News Column

Sports Writers Marvel at Tigers' Miguel Cabrera

Oct. 5, 2012

James Jahnke

Miguel Cabrera

Baseball was abuzz about Miguel Cabrera's Triple Crown heroics Wednesday. Many people chimed in on Twitter, but here's a sampling of what sports writers around the country were feeling:

-- Christina Kahrl, "Celebrate this, because it's really sort of cool. They say journalism is the first draft of history, but it isn't: History is what happens, and we live in it. If you're Miguel Cabrera, you make it. Let's plug Miggy's feat for what it is: Amazing, improbable and fun. The last Triple Crown happened before many of you were born. Hell, it happened before I was born. Enjoy it. Argue about it if you please, but enjoy it -- no, relish it. Because 45 years later, you might very well be telling your grandkids you were around to see the last time it happened."

-- Phil Rogers, Chicago Tribune: "Now I've seen it all. Miguel Cabrera just completed my collection of baseball memories, and probably yours too, unless you were watching closely in 1967."

-- Ted Keith, "In a season that will be remembered for its surprises, we probably should have seen the last and most long-awaited piece of history coming long before Tigers third baseman Miguel Cabrera left Wednesday night's game in Kansas City with insurmountable leads in the American League for batting average (.330), home runs (44) and RBIs (139), the first Triple Crown winner in 45 years. Cabrera has been so good for so long -- he entered this season having already led his league in each individual Triple Crown category at one time or another and had posted six .300 seasons, seven 30-home run campaigns and eight 100-RBI years -- that it should have been just a matter of time before he did something truly unforgettable."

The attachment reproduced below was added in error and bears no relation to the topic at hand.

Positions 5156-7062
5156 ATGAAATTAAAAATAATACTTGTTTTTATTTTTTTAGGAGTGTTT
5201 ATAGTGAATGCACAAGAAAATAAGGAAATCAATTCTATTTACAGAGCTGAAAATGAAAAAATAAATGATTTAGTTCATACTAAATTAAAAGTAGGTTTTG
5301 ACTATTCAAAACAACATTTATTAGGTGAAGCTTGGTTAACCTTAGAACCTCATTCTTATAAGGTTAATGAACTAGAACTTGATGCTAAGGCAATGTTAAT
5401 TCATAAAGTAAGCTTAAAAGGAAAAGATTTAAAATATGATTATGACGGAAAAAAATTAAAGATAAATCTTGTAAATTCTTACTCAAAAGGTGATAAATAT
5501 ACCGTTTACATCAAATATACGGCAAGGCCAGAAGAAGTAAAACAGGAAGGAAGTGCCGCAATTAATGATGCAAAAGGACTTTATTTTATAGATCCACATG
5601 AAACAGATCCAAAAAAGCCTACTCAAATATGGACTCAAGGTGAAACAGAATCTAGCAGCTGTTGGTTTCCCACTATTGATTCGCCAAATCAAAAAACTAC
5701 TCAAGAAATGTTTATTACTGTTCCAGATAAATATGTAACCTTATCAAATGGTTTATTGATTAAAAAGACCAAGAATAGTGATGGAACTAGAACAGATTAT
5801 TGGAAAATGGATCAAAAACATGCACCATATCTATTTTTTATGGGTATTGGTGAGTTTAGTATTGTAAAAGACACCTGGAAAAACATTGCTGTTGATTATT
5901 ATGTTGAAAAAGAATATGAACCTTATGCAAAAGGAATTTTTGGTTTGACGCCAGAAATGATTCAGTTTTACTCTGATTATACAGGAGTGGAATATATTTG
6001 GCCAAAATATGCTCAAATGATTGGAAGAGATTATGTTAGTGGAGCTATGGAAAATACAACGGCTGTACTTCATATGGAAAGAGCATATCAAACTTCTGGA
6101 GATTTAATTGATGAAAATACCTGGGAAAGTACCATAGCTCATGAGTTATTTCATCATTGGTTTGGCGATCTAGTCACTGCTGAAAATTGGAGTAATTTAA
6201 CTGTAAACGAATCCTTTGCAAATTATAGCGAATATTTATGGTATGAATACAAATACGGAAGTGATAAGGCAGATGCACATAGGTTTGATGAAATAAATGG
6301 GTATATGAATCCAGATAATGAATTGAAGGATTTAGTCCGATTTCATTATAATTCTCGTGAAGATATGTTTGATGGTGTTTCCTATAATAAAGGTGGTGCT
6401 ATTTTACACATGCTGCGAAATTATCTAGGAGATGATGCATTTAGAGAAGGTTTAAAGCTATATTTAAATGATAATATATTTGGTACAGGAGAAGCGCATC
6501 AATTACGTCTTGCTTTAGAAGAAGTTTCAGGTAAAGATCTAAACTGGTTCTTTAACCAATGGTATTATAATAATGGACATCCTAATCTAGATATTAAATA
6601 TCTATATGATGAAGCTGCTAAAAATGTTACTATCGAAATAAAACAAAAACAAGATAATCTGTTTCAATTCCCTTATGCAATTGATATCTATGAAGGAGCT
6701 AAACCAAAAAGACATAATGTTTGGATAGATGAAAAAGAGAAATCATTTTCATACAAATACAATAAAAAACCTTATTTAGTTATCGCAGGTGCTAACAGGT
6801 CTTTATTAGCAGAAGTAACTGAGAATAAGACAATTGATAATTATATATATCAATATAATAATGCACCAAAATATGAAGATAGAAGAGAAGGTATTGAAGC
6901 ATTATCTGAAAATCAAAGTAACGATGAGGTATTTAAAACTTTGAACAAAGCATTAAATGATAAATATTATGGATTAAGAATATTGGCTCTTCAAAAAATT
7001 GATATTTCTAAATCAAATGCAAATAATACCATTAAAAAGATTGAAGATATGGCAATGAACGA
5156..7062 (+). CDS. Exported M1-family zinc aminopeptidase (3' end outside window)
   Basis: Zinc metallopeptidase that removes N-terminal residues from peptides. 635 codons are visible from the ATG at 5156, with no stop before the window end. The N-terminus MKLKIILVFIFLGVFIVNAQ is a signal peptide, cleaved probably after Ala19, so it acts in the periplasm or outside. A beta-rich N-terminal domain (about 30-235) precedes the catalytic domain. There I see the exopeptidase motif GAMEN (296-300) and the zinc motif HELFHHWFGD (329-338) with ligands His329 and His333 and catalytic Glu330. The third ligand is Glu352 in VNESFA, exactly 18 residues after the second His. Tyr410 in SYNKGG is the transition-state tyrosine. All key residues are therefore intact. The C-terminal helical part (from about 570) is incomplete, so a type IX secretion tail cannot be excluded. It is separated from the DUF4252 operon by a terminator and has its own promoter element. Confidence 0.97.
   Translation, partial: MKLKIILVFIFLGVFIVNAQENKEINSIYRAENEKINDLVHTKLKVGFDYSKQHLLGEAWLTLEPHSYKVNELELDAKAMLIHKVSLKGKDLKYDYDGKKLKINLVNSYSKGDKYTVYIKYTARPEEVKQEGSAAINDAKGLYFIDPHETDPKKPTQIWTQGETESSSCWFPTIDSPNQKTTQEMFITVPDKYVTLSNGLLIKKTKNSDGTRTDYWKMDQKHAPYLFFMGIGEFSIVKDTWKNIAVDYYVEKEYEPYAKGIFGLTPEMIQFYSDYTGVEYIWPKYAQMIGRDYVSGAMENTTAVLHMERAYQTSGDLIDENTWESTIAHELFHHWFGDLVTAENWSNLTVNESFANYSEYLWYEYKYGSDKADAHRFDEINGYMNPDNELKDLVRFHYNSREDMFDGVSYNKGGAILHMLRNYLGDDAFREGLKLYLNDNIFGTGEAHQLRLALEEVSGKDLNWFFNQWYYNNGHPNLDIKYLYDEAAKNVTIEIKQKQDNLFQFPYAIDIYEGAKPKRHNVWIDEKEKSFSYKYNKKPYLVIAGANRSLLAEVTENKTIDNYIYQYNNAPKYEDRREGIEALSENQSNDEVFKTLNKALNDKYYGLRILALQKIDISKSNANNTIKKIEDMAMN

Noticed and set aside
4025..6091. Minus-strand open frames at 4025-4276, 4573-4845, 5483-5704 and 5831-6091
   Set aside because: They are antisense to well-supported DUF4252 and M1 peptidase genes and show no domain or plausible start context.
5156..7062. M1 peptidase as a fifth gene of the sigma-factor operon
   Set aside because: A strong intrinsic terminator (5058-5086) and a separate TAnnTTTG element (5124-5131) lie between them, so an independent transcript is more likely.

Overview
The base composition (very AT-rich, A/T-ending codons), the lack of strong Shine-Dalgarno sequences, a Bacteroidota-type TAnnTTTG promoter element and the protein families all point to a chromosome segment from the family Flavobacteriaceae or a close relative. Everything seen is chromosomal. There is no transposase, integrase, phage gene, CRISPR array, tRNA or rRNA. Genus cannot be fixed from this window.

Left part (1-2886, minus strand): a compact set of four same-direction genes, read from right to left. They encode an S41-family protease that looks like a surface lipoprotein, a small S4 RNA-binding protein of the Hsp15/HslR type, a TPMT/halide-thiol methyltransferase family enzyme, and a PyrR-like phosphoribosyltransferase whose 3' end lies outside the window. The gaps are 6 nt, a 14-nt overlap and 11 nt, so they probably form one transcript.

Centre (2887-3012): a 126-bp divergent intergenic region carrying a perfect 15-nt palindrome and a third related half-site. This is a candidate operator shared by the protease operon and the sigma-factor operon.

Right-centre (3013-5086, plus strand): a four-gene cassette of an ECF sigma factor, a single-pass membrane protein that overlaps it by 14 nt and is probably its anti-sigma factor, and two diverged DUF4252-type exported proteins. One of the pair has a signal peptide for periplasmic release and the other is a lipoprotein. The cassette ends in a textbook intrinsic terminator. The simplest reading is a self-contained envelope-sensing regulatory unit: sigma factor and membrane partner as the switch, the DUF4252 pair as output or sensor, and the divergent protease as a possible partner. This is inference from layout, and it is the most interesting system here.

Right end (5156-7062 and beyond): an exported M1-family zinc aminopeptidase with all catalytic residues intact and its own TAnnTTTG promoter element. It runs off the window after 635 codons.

-- Sam McDowell, Kansas City Star: "A soft-spoken Miguel Cabrera joked Tuesday night that he prefers to stay out of the national spotlight. Good luck with that."

-- Kevin Baxter, Los Angeles Times: "Another reason why Yastrzemski's feat inspired yawns while Cabrera's is recognized as historic is because Yaz's Triple Crown came only a year after Frank Robinson won one with the Baltimore Orioles. And 10 years before that, the New York Yankees' Mickey Mantle had become the third player to do it in 14 years."

-- Matt Snyder, "Winning the triple crown hasn't always guaranteed winning the league MVP. Ted Williams, for example, won two triple crowns (1942, 1947) and finished second in MVP voting both times. Cabrera won't find out until the first week of November if he's won the AL MVP or not. Again, though, for now the triple crown is what is important. But not for long. Cabrera and his Tigers now head to the postseason."

-- Eric Adelson, "Miguel Cabrera became a baseball legend this year because of how magnificently he swung a bat. But one of the most heroic things he did all year came Wednesday night when he simply picked one up. Cabrera became the first major leaguer in 45 years to win baseball's hallowed Triple Crown, leading the sport in home runs (44), runs batted in (139) and batting average (.330). That feat will go down in history. But those of us alive to see this achievement will remember how he could have sat out the final game and won the Crown. He chose not to. He chose to play."

-- Dave Skretta, Associated Press: "Miguel Cabrera had just achieved baseball immortality, and everyone around him knew it. Tigers manager Jim Leyland had tears welling in his eyes. General manager Dave Dombrowski kept trying to remind people to stop and enjoy the moment. Prince Fielder simply shook his head in disbelief at the history that had unfolded. Less than an hour earlier, in the midst of Detroit's otherwise meaningless 1-0 victory over Kansas City, it had finally become official: Cabrera had won the Triple Crown."

Source: (c)2012 Detroit Free Press. Distributed by MCT Information Services.

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